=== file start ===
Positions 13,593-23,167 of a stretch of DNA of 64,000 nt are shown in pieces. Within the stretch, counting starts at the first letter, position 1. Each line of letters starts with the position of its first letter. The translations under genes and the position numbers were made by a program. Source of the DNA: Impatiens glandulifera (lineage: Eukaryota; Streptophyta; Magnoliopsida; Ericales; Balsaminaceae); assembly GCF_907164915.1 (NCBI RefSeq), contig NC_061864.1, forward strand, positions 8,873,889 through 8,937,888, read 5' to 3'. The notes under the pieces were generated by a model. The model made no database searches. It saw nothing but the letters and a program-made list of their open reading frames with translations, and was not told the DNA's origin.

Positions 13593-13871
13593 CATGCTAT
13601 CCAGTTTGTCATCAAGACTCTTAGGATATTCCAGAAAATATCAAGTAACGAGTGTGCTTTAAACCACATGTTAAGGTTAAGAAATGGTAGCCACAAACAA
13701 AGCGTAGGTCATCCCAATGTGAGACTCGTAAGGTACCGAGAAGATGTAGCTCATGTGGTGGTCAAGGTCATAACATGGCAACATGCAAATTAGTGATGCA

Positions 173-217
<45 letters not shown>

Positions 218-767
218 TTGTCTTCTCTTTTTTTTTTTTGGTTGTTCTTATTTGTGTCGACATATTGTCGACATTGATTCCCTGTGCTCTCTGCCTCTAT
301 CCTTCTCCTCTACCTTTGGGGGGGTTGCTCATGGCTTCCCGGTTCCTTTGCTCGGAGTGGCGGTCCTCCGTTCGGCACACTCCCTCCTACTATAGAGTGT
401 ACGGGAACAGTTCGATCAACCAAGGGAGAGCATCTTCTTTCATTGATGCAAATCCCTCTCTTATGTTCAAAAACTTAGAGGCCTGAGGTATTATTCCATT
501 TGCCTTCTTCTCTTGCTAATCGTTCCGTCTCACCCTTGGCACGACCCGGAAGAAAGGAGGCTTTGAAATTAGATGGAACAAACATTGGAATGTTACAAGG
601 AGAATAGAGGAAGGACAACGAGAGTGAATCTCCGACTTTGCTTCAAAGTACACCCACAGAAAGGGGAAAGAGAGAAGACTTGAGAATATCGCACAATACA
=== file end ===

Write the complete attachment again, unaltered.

Positions 13,593-23,167 of a stretch of DNA of 64,000 nt are shown in pieces. Within the stretch, counting starts at the first letter, position 1. Each line of letters starts with the position of its first letter. The translations under genes and the position numbers were made by a program. Source of the DNA: Impatiens glandulifera (lineage: Eukaryota; Streptophyta; Magnoliopsida; Ericales; Balsaminaceae); assembly GCF_907164915.1 (NCBI RefSeq), contig NC_061864.1, forward strand, positions 8,873,889 through 8,937,888, read 5' to 3'. The notes under the pieces were generated by a model. The model made no database searches. It saw nothing but the letters and a program-made list of their open reading frames with translations, and was not told the DNA's origin.

Positions 13593-13871
13593 CATGCTAT
13601 CCAGTTTGTCATCAAGACTCTTAGGATATTCCAGAAAATATCAAGTAACGAGTGTGCTTTAAACCACATGTTAAGGTTAAGAAATGGTAGCCACAAACAA
13701 AGCGTAGGTCATCCCAATGTGAGACTCGTAAGGTACCGAGAAGATGTAGCTCATGTGGTGGTCAAGGTCATAACATGGCAACATGCAAATTAGTGATGCA

Positions 173-217
<45 letters not shown>

Positions 218-767
218 TTGTCTTCTCTTTTTTTTTTTTGGTTGTTCTTATTTGTGTCGACATATTGTCGACATTGATTCCCTGTGCTCTCTGCCTCTAT
301 CCTTCTCCTCTACCTTTGGGGGGGTTGCTCATGGCTTCCCGGTTCCTTTGCTCGGAGTGGCGGTCCTCCGTTCGGCACACTCCCTCCTACTATAGAGTGT
401 ACGGGAACAGTTCGATCAACCAAGGGAGAGCATCTTCTTTCATTGATGCAAATCCCTCTCTTATGTTCAAAAACTTAGAGGCCTGAGGTATTATTCCATT
501 TGCCTTCTTCTCTTGCTAATCGTTCCGTCTCACCCTTGGCACGACCCGGAAGAAAGGAGGCTTTGAAATTAGATGGAACAAACATTGGAATGTTACAAGG
601 AGAATAGAGGAAGGACAACGAGAGTGAATCTCCGACTTTGCTTCAAAGTACACCCACAGAAAGGGGAAAGAGAGAAGACTTGAGAATATCGCACAATACA